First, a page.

Why, Why, What a terrible time to be alive…

18 Dec 2018
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Understanding Imposter Syndrome

“Man help me out… I fear I’m on an island in an ocean full of change… Can’t bring myself to dive in to an ocean full of change… Am I losing touch… Am I losing touch now?”

He said “Why why, what a terrible time to be alive… If you’re prone to overthinking and… Why why, what a terrible time to be alive… If you’re prone to second guessing”
– George Ezra
On my run this morning (very muddy btw!) I was listening to a random shuffle of music on my phone and Pretty Shining People by George Ezra popped up. I love this. It’s so clever in capturing the thoughts of a generation hampered by self-doubt.
We live in an era of abundance: of food, of wealth, of ‘stuff’, of opportunity, of communication, of learning, of experiences – and yet we don’t embrace it, instead we worry about what other people think of us, how we measure up, that we’re not good enough. All that overthinking and second guessing…
During my talk a few days ago at University of Surrey (December 2018), I touched on this subject – Imposter Syndrome – and how it’s fed by ‘Comparisonistis’ compounded by ‘Infobesity’.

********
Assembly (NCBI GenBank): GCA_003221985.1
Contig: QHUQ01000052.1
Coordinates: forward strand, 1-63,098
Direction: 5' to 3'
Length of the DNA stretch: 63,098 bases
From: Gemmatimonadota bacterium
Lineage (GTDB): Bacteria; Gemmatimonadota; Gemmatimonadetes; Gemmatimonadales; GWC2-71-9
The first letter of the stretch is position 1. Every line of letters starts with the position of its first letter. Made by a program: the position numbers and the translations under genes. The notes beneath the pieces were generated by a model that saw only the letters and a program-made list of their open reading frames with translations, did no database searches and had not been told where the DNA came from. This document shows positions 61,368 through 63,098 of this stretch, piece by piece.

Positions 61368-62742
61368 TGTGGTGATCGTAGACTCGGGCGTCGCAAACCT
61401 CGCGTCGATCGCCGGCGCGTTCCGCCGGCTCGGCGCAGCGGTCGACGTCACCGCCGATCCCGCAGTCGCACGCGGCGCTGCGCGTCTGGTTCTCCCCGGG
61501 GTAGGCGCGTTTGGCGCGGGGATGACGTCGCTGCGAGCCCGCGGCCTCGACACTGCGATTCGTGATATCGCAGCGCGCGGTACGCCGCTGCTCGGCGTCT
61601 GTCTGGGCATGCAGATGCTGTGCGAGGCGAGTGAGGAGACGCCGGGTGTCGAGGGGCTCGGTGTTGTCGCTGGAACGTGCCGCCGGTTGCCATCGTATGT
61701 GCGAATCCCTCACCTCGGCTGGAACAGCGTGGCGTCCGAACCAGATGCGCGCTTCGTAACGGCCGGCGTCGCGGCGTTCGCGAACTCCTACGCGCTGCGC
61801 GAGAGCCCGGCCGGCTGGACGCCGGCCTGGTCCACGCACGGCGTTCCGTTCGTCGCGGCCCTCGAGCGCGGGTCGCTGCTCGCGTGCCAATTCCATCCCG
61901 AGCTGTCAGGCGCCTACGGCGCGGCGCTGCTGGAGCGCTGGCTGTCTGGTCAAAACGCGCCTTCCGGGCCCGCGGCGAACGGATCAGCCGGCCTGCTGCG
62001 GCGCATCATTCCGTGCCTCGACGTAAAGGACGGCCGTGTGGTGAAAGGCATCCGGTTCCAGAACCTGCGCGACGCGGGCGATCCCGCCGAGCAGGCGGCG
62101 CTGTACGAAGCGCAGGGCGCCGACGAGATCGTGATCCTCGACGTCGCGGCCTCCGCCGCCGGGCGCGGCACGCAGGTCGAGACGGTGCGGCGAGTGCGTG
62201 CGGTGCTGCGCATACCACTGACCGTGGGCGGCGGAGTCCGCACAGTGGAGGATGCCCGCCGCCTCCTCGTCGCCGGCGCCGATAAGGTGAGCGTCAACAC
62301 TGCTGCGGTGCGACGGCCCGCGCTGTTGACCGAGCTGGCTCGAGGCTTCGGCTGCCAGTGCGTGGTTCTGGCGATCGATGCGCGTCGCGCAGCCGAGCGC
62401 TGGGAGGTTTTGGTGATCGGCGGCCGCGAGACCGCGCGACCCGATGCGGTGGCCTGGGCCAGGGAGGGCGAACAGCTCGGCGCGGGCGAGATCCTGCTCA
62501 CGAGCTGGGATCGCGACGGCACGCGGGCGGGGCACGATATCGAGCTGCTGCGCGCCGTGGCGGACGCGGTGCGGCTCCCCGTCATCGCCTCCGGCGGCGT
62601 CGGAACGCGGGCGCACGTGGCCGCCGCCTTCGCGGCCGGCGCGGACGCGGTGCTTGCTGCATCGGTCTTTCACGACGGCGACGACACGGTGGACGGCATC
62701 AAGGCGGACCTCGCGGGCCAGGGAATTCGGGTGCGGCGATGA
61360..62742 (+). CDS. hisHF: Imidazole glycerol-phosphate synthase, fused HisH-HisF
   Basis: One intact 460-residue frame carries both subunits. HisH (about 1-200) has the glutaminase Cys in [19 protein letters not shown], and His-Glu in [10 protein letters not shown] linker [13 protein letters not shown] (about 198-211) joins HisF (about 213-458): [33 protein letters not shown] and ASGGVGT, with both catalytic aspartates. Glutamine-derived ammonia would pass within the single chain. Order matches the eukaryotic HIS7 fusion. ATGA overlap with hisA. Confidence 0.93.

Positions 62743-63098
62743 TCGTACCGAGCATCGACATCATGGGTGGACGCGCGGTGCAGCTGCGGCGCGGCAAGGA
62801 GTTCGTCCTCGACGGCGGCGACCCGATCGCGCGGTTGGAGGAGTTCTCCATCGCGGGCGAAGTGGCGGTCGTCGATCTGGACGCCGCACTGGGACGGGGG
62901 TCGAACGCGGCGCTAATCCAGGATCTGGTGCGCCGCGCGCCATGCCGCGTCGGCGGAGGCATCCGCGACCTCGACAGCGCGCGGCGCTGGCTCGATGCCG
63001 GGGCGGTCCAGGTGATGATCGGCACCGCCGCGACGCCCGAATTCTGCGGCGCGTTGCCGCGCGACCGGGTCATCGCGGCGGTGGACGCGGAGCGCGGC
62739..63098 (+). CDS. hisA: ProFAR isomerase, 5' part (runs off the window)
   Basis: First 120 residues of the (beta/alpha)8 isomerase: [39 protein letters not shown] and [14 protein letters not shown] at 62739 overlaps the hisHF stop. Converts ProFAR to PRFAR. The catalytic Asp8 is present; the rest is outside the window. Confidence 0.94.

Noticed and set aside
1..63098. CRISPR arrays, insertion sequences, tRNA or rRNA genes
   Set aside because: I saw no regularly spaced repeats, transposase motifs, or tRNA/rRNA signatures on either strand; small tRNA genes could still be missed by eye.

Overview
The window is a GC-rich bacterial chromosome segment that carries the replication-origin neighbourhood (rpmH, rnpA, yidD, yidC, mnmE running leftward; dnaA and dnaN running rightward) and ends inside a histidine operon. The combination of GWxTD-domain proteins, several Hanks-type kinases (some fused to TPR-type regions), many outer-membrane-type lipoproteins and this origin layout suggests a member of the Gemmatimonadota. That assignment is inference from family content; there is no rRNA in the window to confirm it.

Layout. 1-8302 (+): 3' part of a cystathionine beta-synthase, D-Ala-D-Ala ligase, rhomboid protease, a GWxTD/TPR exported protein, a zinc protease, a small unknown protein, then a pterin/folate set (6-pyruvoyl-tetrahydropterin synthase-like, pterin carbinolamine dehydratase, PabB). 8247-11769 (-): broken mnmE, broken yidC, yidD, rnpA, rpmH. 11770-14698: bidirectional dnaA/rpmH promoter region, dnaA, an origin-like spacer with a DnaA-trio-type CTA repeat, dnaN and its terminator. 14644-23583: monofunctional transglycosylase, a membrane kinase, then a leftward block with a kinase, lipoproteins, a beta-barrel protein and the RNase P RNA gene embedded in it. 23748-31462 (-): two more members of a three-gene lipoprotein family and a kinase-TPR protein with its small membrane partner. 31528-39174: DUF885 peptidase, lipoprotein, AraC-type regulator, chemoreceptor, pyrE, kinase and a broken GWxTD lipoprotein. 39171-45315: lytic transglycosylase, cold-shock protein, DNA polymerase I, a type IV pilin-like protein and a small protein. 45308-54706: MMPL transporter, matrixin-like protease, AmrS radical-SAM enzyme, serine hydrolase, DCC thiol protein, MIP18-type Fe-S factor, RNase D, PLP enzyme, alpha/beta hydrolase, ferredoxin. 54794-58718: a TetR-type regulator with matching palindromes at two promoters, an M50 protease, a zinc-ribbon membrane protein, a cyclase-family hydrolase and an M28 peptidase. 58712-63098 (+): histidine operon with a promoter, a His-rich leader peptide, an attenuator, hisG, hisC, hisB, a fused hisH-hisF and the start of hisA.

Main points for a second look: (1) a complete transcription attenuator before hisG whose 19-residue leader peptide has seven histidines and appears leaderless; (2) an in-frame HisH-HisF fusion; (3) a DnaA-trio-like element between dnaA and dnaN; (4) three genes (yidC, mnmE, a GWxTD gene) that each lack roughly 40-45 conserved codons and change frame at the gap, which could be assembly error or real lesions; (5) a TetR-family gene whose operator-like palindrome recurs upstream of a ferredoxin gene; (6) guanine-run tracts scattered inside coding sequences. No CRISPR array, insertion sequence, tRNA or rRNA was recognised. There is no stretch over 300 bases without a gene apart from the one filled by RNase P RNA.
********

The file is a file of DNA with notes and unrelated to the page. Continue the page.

Imposter Syndrome (which was first identified in 1978) is the gap between ‘who I think I am’ and ‘who I think I should be’. We might attribute our achievements to external factors, even in the face of evidence to the contrary, and we certainly put considerable pressure on ourselves to maintain the façade, often exhibiting high levels of perfectionism and workaholic behaviours.
It’s the stories we tell ourselves that allow us to self-sabotage. It comes from that primitive part of the brain, trying to keep you safe by questioning your abilities, how deserving you are, giving you excuses not to challenge yourself. And it can even give you physical reasons to keep you at safe home, like stomach pains, headaches, sore muscles, panic attacks…
Unfortunately ‘safe’ is not always what we want or need.
You might have heard people say “feel the fear and do it anyway” but that can lead to even more anxiety, more stress. It only serves to widen the gap between the ‘I see myself as this’ but ‘I need to be this’.
Imposter syndrome lies deep within your identity, the ‘who am I’ bit – so it’s important to get to know yourself, your motivation, your values and beliefs, because the ‘who I am’ feeds into those, which in turn inform our thoughts and drive our actions.
We are social animals, and deep within the primitive part of our brain (the limbic system) is a finely tuned ‘social radar’ which alerts us to survival threats and through the release of cortisol, the stress hormone, it gets us ready for action: freeze, flight or fight. Survival threats include being ostracised from our groups – as primitive beings our lives depended on fitting in with our tribe, together we were strong but as individuals we were vulnerable to predation or death by starvation.